I added tart, freshly squeezed lemon juice to counterbalance the sweetness of the vanilla syrup, and then elevated the entire affair with a bit of rose water…I personally love the stuff from Pakistan, but I’ve had great results with the stuff from New Seasons, as well. You could use orange flower water instead of rose water for a more exotic floral twist if you weren’t insistent upon sticking to a rose theme…but I digress. Along those lines, a splash or two of LOFT Tangerine Cello would also do nicely here.
After pouring the aforementioned ingredients over ice in a shaker with 2 ounces of Portland 88 Vodka, I gave it all a well-intended shake and poured it into a chilled champagne flute. Very dainty, indeed. At this point, I sampled, and was quite happy with the end result…light, fruity and floral, but nowhere near cloying. It was almost there, but I needed color.
To achieve a signature rosy hue, I decided to add the slightest splash of cranberry, because that’s what my good friend, Christina Braun, a true Bostonian blue blood with loads of panache, taught me to do in situations like this. I do think that there is something very stylish about it. You could also add a bit of homemade grenadine, as well, if you’re feeling ambitious. In any event, this is where you will enliven it with a little color…something pink to float along the top to give it curb appeal….
At this point, I was ready to garnish. I’d heard that edible (sugared) rose petals are nice, but I couldn’t help thinking that were probably one of those things that sound better on paper. I choose, instead, a juicy, almost translucent wheel of orange…I like the simplicity, freshness, and aroma… and I think the contrasting color it lends is stunning….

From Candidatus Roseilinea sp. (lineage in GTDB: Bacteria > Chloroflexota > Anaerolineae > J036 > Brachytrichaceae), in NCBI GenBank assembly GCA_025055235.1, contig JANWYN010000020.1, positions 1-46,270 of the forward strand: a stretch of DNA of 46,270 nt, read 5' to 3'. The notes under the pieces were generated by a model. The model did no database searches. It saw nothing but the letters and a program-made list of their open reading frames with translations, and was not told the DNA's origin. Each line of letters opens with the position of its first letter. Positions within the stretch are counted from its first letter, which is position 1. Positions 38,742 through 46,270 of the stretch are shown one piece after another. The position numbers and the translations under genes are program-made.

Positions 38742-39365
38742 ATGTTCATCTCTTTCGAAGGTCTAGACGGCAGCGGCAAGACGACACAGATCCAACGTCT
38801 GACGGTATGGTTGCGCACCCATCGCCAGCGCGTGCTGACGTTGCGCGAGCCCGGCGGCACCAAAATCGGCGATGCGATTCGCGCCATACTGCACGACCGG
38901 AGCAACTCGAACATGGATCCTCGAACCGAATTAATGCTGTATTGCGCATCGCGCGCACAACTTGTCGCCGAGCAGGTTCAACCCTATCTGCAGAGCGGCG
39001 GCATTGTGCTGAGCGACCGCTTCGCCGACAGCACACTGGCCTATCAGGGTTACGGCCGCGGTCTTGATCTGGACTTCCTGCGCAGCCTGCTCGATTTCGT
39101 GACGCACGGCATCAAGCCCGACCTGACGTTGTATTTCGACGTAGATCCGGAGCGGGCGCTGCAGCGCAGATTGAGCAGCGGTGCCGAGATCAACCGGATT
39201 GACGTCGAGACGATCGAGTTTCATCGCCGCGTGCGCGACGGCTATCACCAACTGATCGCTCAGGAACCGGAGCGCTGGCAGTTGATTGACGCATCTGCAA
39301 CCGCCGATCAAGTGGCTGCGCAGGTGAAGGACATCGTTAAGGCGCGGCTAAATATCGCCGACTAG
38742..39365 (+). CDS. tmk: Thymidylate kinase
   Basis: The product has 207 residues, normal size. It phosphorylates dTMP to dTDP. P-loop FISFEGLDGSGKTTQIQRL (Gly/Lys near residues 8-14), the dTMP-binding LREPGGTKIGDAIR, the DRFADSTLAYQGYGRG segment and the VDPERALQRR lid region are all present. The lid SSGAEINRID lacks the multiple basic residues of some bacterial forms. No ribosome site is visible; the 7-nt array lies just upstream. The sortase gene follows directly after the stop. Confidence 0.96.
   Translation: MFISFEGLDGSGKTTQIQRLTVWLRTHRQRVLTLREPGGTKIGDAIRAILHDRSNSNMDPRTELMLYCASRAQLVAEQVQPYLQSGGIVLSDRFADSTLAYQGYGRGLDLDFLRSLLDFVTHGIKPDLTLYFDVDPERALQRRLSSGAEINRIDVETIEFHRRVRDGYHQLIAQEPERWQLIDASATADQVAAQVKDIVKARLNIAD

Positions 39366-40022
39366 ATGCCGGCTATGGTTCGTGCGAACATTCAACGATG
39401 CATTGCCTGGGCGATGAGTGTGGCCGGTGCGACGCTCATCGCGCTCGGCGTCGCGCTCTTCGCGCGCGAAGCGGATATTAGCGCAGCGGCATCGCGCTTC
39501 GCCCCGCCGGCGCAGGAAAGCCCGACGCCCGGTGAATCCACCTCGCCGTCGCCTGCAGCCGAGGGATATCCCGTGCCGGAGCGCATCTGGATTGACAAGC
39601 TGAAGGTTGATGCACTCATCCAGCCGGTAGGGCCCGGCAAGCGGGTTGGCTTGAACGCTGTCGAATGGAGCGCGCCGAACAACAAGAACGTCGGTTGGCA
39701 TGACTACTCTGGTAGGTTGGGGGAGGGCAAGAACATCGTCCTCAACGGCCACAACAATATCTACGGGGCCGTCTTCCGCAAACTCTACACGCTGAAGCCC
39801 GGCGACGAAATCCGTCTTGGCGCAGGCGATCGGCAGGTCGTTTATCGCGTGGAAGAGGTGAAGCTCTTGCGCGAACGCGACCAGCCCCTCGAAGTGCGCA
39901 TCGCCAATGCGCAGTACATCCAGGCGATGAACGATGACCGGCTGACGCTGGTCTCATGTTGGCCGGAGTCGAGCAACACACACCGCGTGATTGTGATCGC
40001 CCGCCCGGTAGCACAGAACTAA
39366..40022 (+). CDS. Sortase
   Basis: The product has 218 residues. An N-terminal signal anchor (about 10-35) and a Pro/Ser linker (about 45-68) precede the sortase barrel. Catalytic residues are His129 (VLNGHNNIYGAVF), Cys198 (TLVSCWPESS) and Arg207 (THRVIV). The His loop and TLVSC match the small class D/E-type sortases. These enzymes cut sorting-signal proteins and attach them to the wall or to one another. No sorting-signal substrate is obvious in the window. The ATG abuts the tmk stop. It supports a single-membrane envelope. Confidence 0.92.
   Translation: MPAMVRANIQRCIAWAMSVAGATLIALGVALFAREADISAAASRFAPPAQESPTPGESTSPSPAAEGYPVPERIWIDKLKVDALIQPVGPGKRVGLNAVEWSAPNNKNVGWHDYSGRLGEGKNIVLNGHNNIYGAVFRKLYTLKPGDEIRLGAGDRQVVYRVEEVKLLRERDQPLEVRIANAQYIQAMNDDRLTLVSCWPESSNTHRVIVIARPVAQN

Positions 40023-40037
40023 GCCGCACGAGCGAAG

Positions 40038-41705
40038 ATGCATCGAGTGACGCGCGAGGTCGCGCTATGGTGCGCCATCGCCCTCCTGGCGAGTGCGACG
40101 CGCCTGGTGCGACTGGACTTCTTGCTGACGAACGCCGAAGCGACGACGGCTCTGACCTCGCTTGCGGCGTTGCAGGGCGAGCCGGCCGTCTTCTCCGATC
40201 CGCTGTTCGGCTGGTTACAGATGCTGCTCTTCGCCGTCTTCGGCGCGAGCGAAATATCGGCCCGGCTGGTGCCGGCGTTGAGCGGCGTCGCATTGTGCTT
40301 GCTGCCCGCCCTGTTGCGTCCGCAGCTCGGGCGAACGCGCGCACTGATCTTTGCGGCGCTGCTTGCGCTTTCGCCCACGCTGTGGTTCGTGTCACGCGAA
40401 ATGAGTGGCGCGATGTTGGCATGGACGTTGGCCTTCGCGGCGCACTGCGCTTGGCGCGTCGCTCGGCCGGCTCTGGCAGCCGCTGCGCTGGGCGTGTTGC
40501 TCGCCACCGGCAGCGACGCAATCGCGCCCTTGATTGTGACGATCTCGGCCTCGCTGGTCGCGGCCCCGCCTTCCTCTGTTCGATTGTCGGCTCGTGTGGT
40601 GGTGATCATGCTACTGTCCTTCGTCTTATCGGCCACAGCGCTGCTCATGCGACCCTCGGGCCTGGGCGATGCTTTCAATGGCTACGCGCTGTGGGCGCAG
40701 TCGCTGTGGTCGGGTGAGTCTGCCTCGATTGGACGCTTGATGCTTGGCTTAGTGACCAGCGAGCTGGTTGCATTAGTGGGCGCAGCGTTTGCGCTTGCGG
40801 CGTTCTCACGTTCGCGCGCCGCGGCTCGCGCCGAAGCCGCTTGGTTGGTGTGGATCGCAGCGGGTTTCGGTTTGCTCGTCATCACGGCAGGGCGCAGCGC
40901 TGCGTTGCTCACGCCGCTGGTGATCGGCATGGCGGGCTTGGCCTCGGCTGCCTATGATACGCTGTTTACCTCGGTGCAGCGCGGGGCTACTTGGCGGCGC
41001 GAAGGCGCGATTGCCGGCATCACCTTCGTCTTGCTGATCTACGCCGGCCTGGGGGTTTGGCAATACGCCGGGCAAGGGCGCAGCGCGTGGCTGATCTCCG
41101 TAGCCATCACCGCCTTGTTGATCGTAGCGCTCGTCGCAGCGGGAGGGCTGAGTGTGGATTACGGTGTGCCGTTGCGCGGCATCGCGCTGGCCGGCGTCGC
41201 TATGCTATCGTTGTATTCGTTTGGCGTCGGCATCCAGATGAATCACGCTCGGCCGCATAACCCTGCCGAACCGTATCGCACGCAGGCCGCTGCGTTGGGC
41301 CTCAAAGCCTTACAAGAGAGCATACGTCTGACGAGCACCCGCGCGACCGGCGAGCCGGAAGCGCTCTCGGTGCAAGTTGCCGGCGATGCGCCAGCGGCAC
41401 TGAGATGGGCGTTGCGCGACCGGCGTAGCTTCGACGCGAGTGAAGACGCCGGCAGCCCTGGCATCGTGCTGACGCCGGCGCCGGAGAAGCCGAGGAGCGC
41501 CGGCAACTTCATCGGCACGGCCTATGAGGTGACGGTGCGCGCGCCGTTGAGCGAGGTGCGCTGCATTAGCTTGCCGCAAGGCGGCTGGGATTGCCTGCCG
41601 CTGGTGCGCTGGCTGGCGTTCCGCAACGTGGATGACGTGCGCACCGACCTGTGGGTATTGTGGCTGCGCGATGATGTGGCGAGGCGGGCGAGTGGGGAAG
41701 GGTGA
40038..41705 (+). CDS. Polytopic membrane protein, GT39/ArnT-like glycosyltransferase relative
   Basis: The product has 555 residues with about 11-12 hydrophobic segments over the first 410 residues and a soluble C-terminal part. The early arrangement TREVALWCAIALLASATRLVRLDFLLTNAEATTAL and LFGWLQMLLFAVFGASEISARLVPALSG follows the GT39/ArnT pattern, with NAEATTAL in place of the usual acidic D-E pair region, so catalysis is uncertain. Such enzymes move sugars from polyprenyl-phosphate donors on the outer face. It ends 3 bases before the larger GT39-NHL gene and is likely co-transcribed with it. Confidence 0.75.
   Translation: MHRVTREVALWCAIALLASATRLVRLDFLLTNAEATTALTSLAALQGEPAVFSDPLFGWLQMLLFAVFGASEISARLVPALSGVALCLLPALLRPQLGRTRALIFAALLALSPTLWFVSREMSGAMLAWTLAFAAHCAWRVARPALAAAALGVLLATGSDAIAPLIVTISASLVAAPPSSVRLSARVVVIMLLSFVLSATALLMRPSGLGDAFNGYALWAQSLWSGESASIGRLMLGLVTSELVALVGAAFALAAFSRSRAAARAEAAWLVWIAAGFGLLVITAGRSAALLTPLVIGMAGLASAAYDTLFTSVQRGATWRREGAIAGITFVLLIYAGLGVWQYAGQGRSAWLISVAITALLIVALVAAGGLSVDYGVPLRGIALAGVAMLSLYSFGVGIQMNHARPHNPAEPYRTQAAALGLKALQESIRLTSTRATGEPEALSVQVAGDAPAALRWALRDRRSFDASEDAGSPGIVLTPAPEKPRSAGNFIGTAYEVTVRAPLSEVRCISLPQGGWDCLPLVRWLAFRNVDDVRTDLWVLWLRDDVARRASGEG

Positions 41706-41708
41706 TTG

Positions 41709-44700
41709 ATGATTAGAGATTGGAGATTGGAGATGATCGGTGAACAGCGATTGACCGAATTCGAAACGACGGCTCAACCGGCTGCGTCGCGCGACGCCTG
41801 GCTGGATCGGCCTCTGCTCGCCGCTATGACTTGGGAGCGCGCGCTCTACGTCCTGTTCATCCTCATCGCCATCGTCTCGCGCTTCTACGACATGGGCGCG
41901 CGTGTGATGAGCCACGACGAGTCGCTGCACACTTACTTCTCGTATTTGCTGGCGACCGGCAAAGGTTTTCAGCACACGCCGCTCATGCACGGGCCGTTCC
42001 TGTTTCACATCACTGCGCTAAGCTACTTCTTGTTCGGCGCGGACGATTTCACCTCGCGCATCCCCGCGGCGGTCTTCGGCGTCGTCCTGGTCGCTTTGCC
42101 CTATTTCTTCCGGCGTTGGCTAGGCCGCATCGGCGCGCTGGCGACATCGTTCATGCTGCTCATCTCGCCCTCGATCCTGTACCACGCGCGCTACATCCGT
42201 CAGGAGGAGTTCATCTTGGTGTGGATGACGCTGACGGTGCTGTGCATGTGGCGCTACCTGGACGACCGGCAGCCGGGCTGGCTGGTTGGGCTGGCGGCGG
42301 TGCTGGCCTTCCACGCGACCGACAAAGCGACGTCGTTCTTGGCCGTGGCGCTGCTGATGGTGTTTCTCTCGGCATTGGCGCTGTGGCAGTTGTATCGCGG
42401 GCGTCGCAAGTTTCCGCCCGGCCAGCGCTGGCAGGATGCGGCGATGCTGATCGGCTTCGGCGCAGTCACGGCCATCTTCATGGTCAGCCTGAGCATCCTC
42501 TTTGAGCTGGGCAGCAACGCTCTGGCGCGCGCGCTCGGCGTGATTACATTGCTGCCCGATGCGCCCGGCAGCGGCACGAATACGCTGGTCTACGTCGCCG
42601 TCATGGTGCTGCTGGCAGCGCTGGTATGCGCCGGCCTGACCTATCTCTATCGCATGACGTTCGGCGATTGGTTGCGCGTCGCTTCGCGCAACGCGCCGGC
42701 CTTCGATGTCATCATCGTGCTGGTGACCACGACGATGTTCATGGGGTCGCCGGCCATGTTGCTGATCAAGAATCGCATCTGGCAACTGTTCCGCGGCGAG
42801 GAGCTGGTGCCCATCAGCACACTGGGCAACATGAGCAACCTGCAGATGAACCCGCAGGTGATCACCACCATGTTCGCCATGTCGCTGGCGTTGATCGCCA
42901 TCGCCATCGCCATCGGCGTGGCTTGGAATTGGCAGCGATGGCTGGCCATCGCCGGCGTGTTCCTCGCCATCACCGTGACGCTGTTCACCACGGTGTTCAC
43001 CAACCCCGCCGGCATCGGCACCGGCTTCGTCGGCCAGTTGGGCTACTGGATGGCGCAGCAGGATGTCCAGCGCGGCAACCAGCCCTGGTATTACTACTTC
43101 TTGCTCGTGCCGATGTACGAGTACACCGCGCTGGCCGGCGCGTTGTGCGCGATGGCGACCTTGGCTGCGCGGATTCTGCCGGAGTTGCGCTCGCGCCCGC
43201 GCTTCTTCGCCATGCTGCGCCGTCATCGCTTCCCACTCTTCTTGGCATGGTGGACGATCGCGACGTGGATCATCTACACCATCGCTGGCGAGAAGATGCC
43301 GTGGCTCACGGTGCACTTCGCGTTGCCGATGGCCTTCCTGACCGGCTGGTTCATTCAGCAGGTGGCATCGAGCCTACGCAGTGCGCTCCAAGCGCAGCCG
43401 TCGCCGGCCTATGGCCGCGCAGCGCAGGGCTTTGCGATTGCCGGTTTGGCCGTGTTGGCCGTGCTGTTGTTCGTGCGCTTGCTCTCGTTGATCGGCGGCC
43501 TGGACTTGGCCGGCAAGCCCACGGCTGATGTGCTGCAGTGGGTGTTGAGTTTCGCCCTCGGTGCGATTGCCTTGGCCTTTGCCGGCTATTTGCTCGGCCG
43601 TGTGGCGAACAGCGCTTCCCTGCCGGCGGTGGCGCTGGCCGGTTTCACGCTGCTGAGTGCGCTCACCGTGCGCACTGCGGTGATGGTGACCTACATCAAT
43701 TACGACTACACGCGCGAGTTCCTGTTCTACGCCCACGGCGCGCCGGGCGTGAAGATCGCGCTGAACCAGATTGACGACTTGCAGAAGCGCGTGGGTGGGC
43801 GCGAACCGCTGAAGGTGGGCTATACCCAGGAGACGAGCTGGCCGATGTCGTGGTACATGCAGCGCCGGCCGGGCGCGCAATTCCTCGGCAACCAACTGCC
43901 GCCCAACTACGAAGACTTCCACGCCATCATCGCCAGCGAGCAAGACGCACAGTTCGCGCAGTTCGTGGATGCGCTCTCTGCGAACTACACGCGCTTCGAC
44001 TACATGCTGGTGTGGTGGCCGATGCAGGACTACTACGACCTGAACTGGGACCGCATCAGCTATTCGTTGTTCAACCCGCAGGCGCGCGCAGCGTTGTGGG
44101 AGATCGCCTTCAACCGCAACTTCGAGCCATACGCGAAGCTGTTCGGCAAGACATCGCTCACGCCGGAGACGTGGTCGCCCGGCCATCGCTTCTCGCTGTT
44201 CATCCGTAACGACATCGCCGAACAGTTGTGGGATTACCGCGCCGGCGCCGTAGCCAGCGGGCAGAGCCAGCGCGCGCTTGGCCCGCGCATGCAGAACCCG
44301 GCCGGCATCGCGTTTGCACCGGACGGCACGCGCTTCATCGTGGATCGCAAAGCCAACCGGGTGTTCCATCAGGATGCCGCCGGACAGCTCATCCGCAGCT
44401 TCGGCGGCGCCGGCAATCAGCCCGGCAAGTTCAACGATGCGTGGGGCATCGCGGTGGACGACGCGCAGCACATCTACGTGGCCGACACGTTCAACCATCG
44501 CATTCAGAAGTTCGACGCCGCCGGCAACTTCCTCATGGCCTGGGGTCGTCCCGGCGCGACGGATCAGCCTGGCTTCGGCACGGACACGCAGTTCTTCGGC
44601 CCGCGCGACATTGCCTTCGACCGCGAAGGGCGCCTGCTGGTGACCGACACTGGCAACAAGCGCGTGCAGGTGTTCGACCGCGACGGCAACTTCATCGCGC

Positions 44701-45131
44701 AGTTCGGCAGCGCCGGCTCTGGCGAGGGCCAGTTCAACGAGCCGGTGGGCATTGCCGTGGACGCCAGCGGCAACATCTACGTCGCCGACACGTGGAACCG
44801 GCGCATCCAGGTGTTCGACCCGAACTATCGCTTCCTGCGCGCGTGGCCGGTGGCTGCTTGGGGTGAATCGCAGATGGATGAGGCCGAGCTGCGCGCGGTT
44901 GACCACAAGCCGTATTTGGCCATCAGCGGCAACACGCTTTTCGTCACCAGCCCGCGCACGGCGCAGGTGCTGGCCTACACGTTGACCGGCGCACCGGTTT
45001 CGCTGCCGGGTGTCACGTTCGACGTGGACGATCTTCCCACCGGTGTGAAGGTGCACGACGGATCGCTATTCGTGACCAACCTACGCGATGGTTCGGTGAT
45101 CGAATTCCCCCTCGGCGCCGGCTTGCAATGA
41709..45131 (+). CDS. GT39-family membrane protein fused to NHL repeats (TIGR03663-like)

now THIS is what ladies drink…
City of Roses
2 oz New Deal Vodka or Portland 88 Vodka
1 T Vanilla Simple Syrup (I add about 1/2 teaspoon good quality vanilla extract per 1 cup of syrup)
1 T freshly squeezed lemon juice
1/8 t rose water
splash of cranberry juice for color
orange wheel or sugared rose petals to garnish
Pour vodka, vanilla simple syrup, lemon juice and rose water into a shaker over ice. Shake well and pour into a chilled martini glass. Add a small splash of cranberry juice and garnish.
For more floral inspiration and springtime merriment, please join us on Saturday, May 9th at the Bouquet of Hope Gala. See Bouquet of Hope for more details and tickets.
rontoms is not so much a restaurant as it is a neighborhood bar, but it is a shining example of Portland style, where casual meets modern. It is a decidedly fresh alternative to the sports bar, where the hip new guard gives an understated nod to retro ambiance with nicely done cocktail party fare and lounge decor. As one in the handful of pioneering young entrepreneurs to break ground directly across the Burnside Bridge from downtown Portland, creating a vital new pocket of nightclubs, and restaurants, owner Ron Toms successfully recreates the mood and style of the lavish cocktail parties his grandparents hosted during the 60s.